Most recent entries for May 2011

Question of the Day

Today: How much progress has the government made in reaching the 2004 Health accord goals? According to the progress report, we've still got a lot of work to do. What do the Tories need to accomplish by 2014? Jaime Watt of Navigator Limited, Ian Capstick of MediaStyle and Tim Murphy of McMillan are in The War Room.

Full audio after the jump...

That's right, MPs. The can has been kicked, the recess bell is ringing and the Morlocks have sounded the siren: the 41st Iteration of the Grand Inquest of the Nation is about to get underway, and all 308 of you are invited. We can't start without you, after all. (Believe me, we've considered it.) 

Hit the jump for the full post. 
Follow all the latest news, views and musings from the precinct and beyond.  

Mobile-friendly auto-updating text version available here or hit the jump for the full CoveritLive experience. 
Your daily political headlines, after the jump...

Question of the Day

On today's Power & Politics: The War Room podcast:

Hundreds of police officers from across the country received hefty paycheques after last summer's G8 and G20 summits. Newly-released RCMP documents show those officers received $7 million with all the overtime and vacation pay. Were the costs justified? Do reports on G8-G20 spending still matter to Canadians?

Ian Capstick of MediaStyle, Rob Silver of Crestview Strategy and former Conservative Cabinet Minister Chuck Strahl are in The War Room.

Full audio after the jump...

Late last week, the much-anticipated list of proposed policy amendments for next week's Conservative convention finally popped up on the party website. 

Slugged as a "DRAFT" and ostensibly provided to "assist delegates in preparation for convention," there appears to have been no attempt made to alert visitors to the website -- including, very possibly, some of those delegates -- to its release: no news release, no link from the homepage and no reference to its existence anywhere on the Convention2011 website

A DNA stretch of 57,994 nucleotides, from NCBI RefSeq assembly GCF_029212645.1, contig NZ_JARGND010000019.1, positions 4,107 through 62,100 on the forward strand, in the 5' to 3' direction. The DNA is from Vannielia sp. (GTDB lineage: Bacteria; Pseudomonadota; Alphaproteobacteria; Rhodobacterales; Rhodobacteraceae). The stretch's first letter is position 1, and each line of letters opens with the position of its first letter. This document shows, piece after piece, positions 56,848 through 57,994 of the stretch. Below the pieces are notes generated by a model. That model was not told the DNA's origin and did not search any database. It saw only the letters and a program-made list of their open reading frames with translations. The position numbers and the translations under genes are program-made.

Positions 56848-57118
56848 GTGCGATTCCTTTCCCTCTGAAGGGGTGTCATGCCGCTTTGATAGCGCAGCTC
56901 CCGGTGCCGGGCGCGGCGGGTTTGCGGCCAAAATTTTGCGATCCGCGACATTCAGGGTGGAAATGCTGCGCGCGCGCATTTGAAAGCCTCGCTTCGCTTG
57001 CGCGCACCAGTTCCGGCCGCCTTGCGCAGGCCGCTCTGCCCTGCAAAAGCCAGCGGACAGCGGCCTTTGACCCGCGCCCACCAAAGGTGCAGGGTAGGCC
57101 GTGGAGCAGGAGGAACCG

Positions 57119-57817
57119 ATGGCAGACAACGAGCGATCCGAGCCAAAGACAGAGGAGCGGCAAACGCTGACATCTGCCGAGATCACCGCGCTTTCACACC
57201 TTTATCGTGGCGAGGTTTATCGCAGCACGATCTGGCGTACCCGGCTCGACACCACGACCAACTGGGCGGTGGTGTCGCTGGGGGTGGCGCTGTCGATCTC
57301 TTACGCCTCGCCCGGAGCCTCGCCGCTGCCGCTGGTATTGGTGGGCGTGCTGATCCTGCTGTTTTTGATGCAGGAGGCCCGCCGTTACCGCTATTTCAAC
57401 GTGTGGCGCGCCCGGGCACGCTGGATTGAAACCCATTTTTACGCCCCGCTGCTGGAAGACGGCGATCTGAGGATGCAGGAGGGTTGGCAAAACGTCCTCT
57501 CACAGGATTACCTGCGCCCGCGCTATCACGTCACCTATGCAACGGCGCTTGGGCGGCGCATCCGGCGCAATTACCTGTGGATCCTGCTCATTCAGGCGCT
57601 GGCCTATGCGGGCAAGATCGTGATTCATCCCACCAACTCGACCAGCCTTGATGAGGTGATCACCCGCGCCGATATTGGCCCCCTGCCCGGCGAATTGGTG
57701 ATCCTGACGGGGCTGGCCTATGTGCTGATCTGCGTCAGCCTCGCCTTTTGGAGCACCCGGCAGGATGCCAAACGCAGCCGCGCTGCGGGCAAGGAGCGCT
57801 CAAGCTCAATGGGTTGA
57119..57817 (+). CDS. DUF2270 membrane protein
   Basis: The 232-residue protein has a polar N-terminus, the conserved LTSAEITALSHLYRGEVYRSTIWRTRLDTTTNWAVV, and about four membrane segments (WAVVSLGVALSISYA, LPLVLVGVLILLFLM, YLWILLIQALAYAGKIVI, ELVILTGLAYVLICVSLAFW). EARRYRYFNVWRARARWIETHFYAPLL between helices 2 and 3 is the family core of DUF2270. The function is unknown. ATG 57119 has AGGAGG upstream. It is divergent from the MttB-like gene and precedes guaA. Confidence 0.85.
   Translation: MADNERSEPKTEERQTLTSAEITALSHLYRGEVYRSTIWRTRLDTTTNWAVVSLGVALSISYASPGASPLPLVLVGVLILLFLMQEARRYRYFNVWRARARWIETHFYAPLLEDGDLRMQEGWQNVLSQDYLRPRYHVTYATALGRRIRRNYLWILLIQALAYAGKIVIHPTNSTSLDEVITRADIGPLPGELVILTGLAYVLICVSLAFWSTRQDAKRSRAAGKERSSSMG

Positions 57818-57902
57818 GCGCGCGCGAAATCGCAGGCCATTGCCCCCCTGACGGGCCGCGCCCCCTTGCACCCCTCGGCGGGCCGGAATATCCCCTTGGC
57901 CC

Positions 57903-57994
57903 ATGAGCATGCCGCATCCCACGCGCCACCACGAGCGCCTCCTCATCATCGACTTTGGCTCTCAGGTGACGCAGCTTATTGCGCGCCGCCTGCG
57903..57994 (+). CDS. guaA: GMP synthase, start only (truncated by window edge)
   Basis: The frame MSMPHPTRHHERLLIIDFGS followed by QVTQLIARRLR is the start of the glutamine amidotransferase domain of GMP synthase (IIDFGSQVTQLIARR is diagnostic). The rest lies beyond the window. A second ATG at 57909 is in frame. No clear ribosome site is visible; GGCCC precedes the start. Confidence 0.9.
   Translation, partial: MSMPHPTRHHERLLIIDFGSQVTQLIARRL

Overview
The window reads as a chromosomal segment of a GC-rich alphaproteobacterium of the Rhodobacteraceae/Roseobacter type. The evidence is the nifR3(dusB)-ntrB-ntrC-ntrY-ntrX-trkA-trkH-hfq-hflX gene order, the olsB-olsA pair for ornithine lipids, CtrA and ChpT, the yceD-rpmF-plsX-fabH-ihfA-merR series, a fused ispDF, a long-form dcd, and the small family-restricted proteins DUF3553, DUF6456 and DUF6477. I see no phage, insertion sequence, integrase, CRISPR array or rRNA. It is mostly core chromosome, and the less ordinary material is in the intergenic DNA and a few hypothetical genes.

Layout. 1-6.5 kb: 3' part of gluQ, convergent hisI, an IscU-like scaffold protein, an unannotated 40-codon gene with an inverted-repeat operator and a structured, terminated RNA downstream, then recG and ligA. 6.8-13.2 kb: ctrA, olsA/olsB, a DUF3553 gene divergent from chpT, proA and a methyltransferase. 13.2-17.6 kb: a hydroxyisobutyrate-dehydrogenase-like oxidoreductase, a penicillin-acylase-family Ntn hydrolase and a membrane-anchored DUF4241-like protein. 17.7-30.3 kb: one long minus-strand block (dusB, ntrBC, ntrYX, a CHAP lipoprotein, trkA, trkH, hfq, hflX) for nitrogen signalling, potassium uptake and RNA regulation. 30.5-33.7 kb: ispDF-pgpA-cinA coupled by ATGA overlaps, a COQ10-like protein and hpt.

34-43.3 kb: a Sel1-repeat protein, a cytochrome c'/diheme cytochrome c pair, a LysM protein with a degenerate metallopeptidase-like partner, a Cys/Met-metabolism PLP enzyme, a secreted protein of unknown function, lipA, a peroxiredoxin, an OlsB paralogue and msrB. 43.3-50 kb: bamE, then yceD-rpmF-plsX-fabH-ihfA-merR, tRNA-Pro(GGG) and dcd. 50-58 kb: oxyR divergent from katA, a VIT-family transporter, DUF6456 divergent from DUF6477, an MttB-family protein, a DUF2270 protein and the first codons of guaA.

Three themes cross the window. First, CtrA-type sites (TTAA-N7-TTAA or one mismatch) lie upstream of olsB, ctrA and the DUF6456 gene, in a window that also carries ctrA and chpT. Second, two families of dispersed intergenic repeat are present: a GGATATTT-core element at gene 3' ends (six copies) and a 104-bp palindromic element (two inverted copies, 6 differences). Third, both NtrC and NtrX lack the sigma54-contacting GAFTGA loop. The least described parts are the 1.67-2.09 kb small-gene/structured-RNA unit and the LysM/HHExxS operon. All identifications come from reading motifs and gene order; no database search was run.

Which may be fitting, really, since the process employed by the party to winnow down the hundreds of submissions sent in by local electoral district associations takes place entirely behind closed doors and with no direct involvement by party members. 

Unlike the proposed constitutional amendments, which undergo preliminary preferential voting by local electoral district associations to determine which make it onto the slate for floor debate, policy resolutions are evaluated by the national policy committee -- which, as CPC spokesperson Fred DeLorey was careful to point out, is elected by EDAs, although it's equally fair to note that it is actually National Council that is elected, not the committee itself. In any case, it was that committee that was "tasked with deciding ... which ones make it to convention."  

UPDATE: The indefatigable Fred sent me a note to reassure me that yes, the policy committee is indeed elected by EDA presidents. Consider that clarified!